LEE: . . . I feel the material is losing style . . . it’s all too much just exploitation now — make it cheaply — get it in focus — shock ’em — frighten them — something I’ve never attempted to do! I’m not concerned with selling films, I’m concerned with making films. I’m not trying to frighten an audience half out [of] its wits, I’m trying to entertain it. I’m trying to enable the audience to escape from its mundane, gray, drab and sometimes extremely depressing world – into an enchanted, weird, mysterious world of fantasy . . . gore has its place I suppose but I don’t like it . . .
Rasputin was one of the most maligned men in all history . . . there was a great deal of the saint in him . . . who was the real Rasputin?
On this point, a few years ago LON CHANEY JR. said: “I used to enjoy horror films when there was thought and sympathy involved, then they became comedies . . . the cheap producers came along and made buffoons out of the monsters . . . because they killed for the sake of killing, there was blood for the sake of blood. There was no thought, no true expression of acting, no true expression of feeling. We used to make up our minds before we started that this is a little fantastic, but let’s take it seriously . . . today it’s made as a joke “
LEE: . . . He died last week. I never had the pleasure of meeting him. He is absolutely right of course. I shall quote this remark of his whenever I can, in the future, because it is so true. Thought and sympathy – how right he is. As I once said, I think I coined the phrase in fact: ‘THE LONELINESS OF EVIL’. One should never play these films with one’s tongue planted firmly in one’s cheek unless it is with a deliberate attempt to do horror comedy or parody, and this type of thing is even more difficult to do. It’s an absolute MUST to be totally serious in what you’re doing and you must make it believable. There I am in complete and total agreement with what Lon Chaney Jr. said . . . I couldn’t have expressed it better myself if I had tried for a very long time . . .
What kind of horror or fantasy material would you like to do, and would it be as commercially acceptable as the material you have been recently offered? What I mean is, are the producers at fault because they tend to define commercialism by its most basic rules?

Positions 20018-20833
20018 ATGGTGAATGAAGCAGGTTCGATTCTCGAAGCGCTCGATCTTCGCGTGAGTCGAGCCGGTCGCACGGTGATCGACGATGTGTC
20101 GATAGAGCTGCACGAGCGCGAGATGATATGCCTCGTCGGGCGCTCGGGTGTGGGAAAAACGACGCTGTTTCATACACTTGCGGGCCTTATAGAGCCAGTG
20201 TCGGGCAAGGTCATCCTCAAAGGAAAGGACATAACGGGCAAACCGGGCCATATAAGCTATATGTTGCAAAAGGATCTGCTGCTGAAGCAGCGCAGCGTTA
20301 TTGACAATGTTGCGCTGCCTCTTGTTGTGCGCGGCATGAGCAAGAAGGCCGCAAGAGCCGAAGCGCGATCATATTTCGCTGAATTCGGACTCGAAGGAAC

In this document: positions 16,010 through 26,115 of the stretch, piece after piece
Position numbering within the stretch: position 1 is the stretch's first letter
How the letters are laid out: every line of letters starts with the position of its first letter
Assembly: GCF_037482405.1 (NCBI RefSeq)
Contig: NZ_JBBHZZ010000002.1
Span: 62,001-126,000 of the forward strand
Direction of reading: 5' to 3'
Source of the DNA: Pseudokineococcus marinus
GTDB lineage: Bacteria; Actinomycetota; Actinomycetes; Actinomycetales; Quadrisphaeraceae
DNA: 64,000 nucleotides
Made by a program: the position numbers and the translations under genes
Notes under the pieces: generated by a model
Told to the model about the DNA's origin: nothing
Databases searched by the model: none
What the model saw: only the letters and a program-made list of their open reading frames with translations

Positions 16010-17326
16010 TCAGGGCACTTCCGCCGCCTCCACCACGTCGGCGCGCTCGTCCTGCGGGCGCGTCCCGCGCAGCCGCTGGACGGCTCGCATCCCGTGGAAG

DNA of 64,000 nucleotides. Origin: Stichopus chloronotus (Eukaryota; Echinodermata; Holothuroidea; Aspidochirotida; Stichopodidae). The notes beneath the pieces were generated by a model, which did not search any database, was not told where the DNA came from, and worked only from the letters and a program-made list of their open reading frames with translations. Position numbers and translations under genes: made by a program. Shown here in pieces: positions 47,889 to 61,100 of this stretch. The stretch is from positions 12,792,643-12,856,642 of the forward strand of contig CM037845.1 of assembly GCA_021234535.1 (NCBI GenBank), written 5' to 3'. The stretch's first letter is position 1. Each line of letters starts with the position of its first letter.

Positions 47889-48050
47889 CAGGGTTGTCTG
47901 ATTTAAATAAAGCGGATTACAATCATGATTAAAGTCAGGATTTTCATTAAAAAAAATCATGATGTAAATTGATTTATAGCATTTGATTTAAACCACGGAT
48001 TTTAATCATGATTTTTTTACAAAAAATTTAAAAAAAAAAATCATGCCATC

LEE: . . . probably the type of material I would like to do would NOT be as commercially acceptable . . . does the public want more blood? More and more sex? More and more violence? Or are they going to revolt against this complete revulsion, and turn around to the old romantic type of picture, which I think they will. I think we are at a turning point in the cinema. I think we’re going back to real people achieving something really exciting against great odds — battles, murder, and sudden death if you like — beautiful women and handsome rugged men — not actors, just dressed up like dummies. The great days were in the 30s in Hollywood, and in the early 40s, when they had all those magnificent adventure stories which everybody loved. I think people are getting sick to death of acres and acres of boring nudity, lashings of sex and buckets of blood. You can make a very exciting and very sexual, very sensual, very frightening picture without pouring gallons and avalanches of garbage all over the screen. My ideal film in this area would be one done with taste and style, which would have the right element of fantasy, a good script, a good director, and good actors. I’d be frightening without being damaging. I’d have plenty of suspense, plenty of subtlety, and plenty of suggestion. Heaven knows enough people have done films of this kind, Hitchcock being a case in point, and they were very successful . . .